Minestrone Provencale

My, we do get confused about things, don’t we?

In the first half of the twentieth century, Americans knew two types of cooking: “ours” and “foreign.” I mean, nobody thought it was odd that a company named Franco-American was selling canned pasta. There wasn’t that much attention to regional detail in most cases, is the point. So here we have Minestrone (an Italian soup with a history that predates even the Roman chef Marcus Apicius) Provencale (French for “in the style of the region of Provence in Southeastern France, which is most assuredly not in Italy, not even a little bit, and actually is rather filled with gauls who probably didn’t read a ton of Latin.” Well, something like that).

Mmm, okay. Well, I’ll say this in defense of minestrone provencale; Provence actually has a food profile quite a bit like Italy in some ways, with tomatoes, mushrooms, olive oil, garlic, onions, and anchovies all on the table. So while minestrone may be Italian, I’m sure they ate something like it in Provence at times.

Then again, I’m sure a chef in Beijing once served his duck with mandarin oranges, but that doesn’t make it duck a l’orange.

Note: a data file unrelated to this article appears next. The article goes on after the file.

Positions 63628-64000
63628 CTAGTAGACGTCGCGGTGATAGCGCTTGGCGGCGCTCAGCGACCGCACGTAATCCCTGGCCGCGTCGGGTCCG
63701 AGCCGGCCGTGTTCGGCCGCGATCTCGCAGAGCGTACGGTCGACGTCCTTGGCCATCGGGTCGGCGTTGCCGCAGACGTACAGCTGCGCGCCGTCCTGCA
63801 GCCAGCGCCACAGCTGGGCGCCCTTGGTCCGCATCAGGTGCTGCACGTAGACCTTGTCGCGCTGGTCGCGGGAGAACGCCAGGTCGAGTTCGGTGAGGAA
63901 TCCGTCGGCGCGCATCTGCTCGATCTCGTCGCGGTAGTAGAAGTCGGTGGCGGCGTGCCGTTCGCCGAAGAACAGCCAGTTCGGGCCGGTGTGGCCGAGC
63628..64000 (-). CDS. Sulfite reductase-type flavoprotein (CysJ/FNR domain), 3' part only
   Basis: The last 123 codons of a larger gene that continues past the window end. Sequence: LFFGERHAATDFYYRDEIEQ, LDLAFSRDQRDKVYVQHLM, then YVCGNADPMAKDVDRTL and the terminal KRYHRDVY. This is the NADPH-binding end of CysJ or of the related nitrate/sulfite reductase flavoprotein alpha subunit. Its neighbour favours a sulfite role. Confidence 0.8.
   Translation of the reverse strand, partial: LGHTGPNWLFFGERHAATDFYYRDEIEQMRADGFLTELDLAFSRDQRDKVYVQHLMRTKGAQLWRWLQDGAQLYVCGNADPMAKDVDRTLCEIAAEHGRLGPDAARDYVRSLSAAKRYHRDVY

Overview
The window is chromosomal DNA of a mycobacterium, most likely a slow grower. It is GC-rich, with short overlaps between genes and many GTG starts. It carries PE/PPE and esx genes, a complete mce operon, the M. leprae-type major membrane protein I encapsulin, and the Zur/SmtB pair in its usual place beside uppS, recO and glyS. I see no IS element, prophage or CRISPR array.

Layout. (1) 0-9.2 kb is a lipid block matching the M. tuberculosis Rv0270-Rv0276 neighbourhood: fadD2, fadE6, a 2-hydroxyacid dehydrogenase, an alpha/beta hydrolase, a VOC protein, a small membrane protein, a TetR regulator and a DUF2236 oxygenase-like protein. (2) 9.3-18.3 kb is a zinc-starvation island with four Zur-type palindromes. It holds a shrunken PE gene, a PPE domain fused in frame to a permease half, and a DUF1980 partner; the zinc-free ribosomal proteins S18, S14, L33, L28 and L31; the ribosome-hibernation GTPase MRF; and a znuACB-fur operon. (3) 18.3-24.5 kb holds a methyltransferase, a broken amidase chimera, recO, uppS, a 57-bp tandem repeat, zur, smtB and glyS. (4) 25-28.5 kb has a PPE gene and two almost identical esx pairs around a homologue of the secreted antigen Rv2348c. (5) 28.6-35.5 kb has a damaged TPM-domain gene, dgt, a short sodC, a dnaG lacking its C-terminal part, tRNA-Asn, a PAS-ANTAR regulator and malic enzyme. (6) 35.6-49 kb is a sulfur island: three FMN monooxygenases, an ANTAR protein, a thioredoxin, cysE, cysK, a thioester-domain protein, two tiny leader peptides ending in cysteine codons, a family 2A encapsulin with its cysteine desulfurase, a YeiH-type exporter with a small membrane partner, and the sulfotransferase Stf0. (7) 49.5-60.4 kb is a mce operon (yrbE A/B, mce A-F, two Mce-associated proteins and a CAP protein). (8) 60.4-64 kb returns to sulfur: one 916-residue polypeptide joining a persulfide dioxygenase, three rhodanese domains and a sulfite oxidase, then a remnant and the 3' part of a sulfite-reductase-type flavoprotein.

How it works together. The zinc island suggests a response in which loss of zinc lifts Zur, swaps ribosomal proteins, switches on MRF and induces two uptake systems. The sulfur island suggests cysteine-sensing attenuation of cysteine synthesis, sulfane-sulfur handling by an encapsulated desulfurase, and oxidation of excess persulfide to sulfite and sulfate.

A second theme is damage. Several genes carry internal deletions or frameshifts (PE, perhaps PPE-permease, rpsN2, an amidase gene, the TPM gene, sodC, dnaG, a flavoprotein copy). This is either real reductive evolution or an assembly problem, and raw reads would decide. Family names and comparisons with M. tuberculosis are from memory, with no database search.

From a box sold in Canby, Oregon.

Minestrone Provencale

Chop 4 slices leanish bacon into pieces about 1/4 inch square and fry them to bring out the grease. Add 2 tablespoons butter. Chop 1 large onion, 1 large carrot, 1 rather small turnip, and the white part of 2 leeks, put them in the pot, and stew them in the fat over a low flame until the first light trace of brown appears.

Now add

  • 1/4 small cabbage, cut up,
  • 2 large tomatoes, peeled,
  • 1 teaspoon sweet basil,
  • 1/2 teaspoon marjoram,
  • 2 Tablespoons parsley,
  • 1 quart white or chicken stock and
  • salt with discretion.

You may at this point add 1 clove of garlic, crushed, if you wish. Simmer for 1/2 hour, add 1/2 cup green peas and 1/2 cup chopped carrot leaves, 1/2 cups celery and continue to simmer for another 15 minutes. Season salt and pepper. Serve with grated Parmesan cheese.

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